Accounting Professionals are Advising Whether They Realize it or Not
In light of the challenges accountants have experienced due to COVID-19, it seems everyone is looking to get in on advisory services. Some practitioners, however, just don't realize advisory is what they're actually doing. Consultants and trainers Liz Scott and Heather Satterley explain.
Liz Scott, Advanced Certified QuickBooks Online ProAdvisor and accounting professional technology consultant, co-authored this article.
What’s more is that transactional accounting is now a commodity with firms like Bench, Pilot and scores of offshore outsourcing companies flooding the market with their low-cost, highly automated bookkeeping services. As such, small CPA and bookkeeping firms must bring more to the table than just organizing and crunching numbers if they are to hang on to their existing clients and attract new ones.
The advisory paradox is a funny one. I can’t tell you how many times I’ve heard over the past few years, “I really want to offer advisory services to my clients, but I’m just not sure how to get started.” The thing is, every single one of these practitioners is likely already providing advisory to their clients in some capacity; they just aren’t calling it “advisory.” Not convinced? You actually provide advisory services…
- Every time you interpret a line on a financial report or offer advice about which general ledger account to use
- When you off-handedly tell your client how much they could save by switching service providers or brands.
- When your client asks you to do a mid-month cash reconciliation to see if they can afford a purchase
It’s fascinating (and baffling) that so many talented, experienced professionals don’t recognize that the advice they give to their clients is by definition “advisory.” And if you don’t realize it, chances are, the client doesn’t either.
What is Advisory Anyway?
During the COVID pandemic, many of the stories from clients are surrounded by uncertainty. No matter your role -- the accountant or bookkeeper -- your clients have already bonded with you, naturally making you the financial first responders. This existing relationship makes you primed for offering advice.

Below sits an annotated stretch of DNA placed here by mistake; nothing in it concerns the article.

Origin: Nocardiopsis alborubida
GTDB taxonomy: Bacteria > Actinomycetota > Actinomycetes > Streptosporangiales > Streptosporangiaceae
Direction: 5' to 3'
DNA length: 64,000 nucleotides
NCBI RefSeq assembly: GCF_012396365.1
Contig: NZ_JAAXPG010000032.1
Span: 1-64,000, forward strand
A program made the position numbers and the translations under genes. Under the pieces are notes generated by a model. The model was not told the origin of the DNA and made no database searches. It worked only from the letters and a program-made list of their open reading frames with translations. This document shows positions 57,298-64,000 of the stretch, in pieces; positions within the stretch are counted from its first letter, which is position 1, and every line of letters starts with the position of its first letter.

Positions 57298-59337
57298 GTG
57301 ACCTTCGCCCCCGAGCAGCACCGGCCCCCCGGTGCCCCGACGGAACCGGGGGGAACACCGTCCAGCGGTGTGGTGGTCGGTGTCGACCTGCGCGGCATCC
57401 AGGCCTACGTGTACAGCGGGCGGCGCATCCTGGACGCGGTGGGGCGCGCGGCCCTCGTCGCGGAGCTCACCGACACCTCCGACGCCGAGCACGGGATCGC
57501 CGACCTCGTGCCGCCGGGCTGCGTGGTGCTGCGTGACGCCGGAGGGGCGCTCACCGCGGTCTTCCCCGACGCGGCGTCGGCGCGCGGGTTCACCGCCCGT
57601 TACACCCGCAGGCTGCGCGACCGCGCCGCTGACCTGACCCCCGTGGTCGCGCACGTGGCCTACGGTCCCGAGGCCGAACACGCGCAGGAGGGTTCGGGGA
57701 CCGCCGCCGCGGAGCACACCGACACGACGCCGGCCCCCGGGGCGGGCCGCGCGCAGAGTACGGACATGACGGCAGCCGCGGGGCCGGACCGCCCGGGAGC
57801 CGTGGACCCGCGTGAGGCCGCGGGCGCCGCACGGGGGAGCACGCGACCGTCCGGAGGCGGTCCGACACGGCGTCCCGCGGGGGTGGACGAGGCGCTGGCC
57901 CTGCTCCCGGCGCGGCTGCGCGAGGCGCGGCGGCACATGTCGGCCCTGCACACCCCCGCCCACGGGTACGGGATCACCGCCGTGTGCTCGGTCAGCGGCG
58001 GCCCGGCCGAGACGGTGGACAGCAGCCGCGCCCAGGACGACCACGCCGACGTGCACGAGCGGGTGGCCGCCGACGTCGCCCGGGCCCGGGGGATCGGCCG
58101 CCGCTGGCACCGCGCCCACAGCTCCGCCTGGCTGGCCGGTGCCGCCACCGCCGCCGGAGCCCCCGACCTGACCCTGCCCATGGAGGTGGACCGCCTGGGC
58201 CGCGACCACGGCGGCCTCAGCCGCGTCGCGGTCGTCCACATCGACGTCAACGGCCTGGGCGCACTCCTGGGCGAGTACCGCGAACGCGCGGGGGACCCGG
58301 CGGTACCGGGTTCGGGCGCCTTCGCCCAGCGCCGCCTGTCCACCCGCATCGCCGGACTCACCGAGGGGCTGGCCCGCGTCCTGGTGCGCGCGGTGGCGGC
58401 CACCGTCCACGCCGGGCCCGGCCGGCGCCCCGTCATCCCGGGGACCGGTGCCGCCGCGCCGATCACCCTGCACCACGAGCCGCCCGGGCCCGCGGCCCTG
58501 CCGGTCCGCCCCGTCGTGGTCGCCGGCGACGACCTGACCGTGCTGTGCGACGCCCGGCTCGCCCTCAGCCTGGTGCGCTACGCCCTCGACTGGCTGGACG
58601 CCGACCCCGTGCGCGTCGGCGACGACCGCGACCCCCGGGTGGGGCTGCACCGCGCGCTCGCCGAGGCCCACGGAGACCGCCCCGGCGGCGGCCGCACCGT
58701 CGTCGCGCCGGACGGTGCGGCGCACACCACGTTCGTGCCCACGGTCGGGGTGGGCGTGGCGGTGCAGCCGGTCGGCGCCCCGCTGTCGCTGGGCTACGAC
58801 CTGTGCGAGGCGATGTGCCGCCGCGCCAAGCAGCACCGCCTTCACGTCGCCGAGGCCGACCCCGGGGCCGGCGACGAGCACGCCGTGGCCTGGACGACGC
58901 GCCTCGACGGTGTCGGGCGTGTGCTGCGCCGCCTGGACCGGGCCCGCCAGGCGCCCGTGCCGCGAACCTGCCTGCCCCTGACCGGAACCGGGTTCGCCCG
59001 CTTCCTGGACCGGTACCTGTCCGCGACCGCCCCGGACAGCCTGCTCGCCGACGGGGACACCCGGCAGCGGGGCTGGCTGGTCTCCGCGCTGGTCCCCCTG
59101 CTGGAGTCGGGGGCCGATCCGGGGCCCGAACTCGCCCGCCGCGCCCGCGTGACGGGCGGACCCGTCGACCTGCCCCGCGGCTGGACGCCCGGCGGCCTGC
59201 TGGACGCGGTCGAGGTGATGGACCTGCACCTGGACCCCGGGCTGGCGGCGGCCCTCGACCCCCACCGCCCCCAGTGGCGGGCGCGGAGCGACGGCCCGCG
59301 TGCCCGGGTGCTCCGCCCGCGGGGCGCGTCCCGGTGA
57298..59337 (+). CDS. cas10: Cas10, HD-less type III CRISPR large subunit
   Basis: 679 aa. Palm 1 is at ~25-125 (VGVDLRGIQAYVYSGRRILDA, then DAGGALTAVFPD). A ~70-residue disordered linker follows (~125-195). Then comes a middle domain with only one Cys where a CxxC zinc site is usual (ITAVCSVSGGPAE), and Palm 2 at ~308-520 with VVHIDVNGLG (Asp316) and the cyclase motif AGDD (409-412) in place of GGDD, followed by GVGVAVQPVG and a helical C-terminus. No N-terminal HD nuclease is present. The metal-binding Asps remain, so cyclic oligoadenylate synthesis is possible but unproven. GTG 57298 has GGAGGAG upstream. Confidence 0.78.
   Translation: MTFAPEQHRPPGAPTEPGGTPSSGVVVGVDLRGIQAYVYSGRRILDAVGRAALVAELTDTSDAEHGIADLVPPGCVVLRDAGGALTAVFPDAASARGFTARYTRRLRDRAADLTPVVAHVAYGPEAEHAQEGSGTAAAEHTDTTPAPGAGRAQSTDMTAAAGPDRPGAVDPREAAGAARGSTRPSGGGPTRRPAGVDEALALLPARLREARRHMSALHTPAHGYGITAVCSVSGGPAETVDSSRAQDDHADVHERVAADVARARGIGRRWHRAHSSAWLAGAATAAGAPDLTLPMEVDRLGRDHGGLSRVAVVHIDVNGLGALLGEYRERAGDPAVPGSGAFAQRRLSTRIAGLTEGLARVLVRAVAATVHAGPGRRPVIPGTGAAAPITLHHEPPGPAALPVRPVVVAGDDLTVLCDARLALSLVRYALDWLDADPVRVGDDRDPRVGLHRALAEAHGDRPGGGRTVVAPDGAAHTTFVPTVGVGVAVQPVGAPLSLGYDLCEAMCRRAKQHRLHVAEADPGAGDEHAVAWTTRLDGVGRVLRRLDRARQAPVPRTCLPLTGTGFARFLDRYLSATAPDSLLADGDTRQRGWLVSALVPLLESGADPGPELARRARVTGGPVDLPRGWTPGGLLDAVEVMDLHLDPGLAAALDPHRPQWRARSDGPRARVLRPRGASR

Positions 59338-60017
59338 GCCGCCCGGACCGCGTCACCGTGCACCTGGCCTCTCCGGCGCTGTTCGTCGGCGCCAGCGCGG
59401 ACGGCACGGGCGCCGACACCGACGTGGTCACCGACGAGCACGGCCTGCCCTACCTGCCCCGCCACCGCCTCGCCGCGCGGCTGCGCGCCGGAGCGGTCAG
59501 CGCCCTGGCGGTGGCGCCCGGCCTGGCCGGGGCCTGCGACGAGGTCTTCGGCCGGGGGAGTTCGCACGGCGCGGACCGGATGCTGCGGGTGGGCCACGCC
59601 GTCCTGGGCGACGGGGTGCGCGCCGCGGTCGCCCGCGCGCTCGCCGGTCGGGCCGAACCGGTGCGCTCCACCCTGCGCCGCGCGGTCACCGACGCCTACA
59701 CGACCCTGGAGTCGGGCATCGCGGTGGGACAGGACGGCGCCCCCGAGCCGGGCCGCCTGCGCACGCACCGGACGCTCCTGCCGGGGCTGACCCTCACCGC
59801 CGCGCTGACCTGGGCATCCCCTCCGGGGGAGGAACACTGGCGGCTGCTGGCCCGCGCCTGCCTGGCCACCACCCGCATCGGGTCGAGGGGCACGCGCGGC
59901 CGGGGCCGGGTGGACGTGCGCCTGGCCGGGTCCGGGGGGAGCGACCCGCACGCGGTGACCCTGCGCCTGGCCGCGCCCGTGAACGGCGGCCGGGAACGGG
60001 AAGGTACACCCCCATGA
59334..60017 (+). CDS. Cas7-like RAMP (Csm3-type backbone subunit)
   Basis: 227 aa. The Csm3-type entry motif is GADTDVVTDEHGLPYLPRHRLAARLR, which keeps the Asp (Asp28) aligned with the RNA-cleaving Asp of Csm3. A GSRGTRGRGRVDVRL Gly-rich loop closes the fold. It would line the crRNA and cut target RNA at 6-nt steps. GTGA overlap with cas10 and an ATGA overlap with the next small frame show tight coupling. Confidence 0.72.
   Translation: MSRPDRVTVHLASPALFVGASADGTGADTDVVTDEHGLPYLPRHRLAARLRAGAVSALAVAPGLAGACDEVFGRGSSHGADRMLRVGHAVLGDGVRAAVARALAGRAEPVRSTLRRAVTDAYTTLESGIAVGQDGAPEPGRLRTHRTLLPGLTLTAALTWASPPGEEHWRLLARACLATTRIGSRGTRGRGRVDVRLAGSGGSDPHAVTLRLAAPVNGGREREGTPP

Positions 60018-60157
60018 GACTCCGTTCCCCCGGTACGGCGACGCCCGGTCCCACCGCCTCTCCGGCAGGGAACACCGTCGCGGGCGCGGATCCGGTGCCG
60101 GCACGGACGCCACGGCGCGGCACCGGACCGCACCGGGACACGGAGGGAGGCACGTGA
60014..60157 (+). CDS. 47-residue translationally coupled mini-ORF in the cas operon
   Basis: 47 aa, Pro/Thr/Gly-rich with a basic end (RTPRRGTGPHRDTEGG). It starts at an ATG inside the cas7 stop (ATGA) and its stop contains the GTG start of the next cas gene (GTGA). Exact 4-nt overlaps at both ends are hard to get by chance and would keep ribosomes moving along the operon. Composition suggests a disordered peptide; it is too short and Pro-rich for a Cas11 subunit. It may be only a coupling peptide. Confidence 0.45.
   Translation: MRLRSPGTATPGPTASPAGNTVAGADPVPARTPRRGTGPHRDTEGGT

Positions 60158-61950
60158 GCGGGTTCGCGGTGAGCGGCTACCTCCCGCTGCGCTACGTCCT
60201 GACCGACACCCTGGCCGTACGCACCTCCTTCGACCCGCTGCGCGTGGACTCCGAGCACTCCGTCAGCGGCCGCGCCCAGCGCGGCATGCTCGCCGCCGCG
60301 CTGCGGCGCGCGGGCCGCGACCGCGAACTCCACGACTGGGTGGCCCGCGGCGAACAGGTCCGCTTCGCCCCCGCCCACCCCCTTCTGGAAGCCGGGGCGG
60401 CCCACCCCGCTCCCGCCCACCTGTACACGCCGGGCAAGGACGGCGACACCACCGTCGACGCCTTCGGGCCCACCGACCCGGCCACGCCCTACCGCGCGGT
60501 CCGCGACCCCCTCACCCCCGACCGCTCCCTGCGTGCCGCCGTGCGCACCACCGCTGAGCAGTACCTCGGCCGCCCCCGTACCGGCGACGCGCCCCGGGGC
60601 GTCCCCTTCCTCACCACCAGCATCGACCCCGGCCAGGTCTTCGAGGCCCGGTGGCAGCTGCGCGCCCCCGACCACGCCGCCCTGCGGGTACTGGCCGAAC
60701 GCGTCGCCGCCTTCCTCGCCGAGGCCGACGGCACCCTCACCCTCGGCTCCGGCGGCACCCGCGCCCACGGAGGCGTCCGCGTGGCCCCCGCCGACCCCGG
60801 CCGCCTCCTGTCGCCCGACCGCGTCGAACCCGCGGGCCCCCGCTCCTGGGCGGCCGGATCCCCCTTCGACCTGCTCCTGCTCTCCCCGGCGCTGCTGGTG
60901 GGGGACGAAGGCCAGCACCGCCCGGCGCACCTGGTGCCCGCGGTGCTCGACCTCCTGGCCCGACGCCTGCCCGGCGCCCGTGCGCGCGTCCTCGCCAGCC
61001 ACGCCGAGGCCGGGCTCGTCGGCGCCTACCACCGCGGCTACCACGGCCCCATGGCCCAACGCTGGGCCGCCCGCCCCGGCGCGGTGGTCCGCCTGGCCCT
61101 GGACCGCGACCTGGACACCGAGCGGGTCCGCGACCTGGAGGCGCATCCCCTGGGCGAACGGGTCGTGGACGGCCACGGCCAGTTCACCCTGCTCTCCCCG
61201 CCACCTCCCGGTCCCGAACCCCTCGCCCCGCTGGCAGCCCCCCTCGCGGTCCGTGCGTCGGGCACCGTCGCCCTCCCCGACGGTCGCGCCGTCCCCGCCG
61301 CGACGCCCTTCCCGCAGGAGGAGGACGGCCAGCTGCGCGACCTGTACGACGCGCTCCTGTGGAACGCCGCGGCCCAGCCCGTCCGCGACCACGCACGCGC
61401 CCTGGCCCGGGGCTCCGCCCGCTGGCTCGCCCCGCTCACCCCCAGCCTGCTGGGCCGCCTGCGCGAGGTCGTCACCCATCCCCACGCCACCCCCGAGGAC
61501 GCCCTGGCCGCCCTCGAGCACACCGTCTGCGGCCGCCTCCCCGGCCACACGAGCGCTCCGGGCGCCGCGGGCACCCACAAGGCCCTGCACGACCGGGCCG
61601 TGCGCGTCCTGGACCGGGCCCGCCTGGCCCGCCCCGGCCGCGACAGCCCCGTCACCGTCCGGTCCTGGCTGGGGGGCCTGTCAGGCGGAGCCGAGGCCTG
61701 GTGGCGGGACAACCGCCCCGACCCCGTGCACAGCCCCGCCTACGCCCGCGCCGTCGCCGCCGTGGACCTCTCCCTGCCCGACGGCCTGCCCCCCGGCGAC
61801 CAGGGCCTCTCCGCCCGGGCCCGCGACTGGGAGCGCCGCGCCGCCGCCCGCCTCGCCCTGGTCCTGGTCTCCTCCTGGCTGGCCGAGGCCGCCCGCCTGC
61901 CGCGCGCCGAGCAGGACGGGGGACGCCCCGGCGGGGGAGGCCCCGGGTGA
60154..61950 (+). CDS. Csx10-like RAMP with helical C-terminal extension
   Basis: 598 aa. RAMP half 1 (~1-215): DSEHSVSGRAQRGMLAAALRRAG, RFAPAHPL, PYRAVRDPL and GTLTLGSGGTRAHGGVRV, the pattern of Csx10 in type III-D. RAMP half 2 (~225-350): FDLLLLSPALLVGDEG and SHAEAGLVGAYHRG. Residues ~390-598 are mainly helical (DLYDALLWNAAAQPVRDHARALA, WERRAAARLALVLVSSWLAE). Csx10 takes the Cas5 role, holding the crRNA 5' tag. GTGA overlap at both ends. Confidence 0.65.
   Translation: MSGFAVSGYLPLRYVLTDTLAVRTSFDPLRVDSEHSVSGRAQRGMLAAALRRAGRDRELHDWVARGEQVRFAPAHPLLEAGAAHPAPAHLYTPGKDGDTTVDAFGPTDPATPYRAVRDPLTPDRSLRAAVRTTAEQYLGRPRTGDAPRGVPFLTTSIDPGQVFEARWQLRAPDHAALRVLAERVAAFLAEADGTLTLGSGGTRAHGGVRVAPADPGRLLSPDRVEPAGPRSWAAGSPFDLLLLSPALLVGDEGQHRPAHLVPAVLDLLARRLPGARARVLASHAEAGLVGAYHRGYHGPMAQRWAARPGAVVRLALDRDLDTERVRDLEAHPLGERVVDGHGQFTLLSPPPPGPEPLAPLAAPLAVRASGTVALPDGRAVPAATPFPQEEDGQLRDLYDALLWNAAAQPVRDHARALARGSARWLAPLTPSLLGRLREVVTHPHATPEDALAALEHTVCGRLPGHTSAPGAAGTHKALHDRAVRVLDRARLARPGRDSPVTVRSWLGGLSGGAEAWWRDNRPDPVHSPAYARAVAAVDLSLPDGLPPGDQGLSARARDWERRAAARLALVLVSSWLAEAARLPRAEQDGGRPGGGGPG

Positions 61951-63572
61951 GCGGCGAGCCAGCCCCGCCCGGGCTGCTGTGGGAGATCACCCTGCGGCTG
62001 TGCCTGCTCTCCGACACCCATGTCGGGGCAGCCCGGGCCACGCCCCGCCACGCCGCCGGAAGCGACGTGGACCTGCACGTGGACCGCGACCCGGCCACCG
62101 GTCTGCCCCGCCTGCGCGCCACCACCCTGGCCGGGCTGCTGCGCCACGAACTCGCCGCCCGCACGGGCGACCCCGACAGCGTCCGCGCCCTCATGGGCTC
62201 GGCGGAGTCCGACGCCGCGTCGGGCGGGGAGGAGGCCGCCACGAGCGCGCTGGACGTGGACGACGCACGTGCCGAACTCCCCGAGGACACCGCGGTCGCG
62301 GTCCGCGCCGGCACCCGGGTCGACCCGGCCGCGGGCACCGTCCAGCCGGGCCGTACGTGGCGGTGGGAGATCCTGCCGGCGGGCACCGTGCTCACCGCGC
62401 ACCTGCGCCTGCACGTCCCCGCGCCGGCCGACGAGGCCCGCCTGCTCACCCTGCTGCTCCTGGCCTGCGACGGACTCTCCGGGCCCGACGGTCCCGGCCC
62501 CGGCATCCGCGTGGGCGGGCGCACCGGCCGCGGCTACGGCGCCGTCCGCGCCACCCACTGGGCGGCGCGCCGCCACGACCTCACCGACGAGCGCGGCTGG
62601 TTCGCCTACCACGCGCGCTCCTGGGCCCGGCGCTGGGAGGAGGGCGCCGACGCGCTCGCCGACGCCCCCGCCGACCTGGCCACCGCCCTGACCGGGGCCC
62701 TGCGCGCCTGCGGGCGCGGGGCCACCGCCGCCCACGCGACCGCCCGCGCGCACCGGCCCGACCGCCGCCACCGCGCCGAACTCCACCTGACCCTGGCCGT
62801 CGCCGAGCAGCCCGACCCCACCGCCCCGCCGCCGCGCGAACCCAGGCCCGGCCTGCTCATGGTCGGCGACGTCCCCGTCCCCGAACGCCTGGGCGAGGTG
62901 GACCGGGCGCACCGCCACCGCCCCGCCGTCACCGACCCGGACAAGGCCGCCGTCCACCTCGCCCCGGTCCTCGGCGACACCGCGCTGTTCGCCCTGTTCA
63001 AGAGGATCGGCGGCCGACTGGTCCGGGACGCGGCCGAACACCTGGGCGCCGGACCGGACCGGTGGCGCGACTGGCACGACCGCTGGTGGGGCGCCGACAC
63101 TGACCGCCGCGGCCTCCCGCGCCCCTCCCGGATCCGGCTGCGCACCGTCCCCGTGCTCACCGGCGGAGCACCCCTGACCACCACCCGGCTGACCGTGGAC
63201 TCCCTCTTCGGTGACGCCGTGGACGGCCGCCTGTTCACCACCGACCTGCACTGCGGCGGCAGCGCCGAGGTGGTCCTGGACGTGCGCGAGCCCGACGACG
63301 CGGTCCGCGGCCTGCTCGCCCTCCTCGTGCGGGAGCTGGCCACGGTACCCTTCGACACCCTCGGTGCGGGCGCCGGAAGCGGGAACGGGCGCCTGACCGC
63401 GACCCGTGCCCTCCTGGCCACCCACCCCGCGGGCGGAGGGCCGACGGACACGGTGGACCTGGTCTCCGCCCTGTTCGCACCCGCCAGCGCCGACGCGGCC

Most of my peers have already assumed the role as the advisor, whether they are calling it by that name or not. This makes now, during this crisis, the perfect opportunity to redefine these activities as advisory services.
Most clients are looking for guidance to best navigate change and uncertainty. Advisory services, at their core, are about empowering your clients to make better decisions.
Change is hard, period. Business owners often feel as if they have hit-the-wall and have nowhere to turn. They need information, shared experience, and most importantly - a trusted sounding board to work through their fear and indecision.
Reviewing financials in an economic downturn and an unprecedented crisis is incredibly scary because many of our clients do not have a good understanding of the relationship between their financial reports, such as balance sheets and profit and loss. Fear then leads to indecision, inaction or arbitrary action.
Sharing our understanding and expertise of financial and economic principles with our clients can help provide clarity about their position within the economic environment. This enables their entrepreneurial spirit to blast off, leading the way to innovation and the ability and willingness to pivot.
So How Can You Help?
Your accounting brain is adeptly skilled to help your clients find clarity and direction during times of uncertainty. The tools in your analytical arsenal include budgets and cash flow forecasts to help them survive and even flourish in the days and months ahead.
You can open the door for funding opportunities by providing advice and understanding of the various options available to them. No doubt, you wake each morning familiarizing yourself with the ever-changing rules and amendments to the CARES act and other disaster legislation.
Your familiarity and understanding of financial products and the impact they have on the going-concern of a business is incredibly valuable to your clients. Share this knowledge with them and let them know you are ready and eager to help answer their questions.
The loan process is terrifying for many small business owners. Applying for funding when a business is doing well can be an arduous task, but considering that your client is likely feeling a negative impact from the current crisis, their anxiety is likely much higher.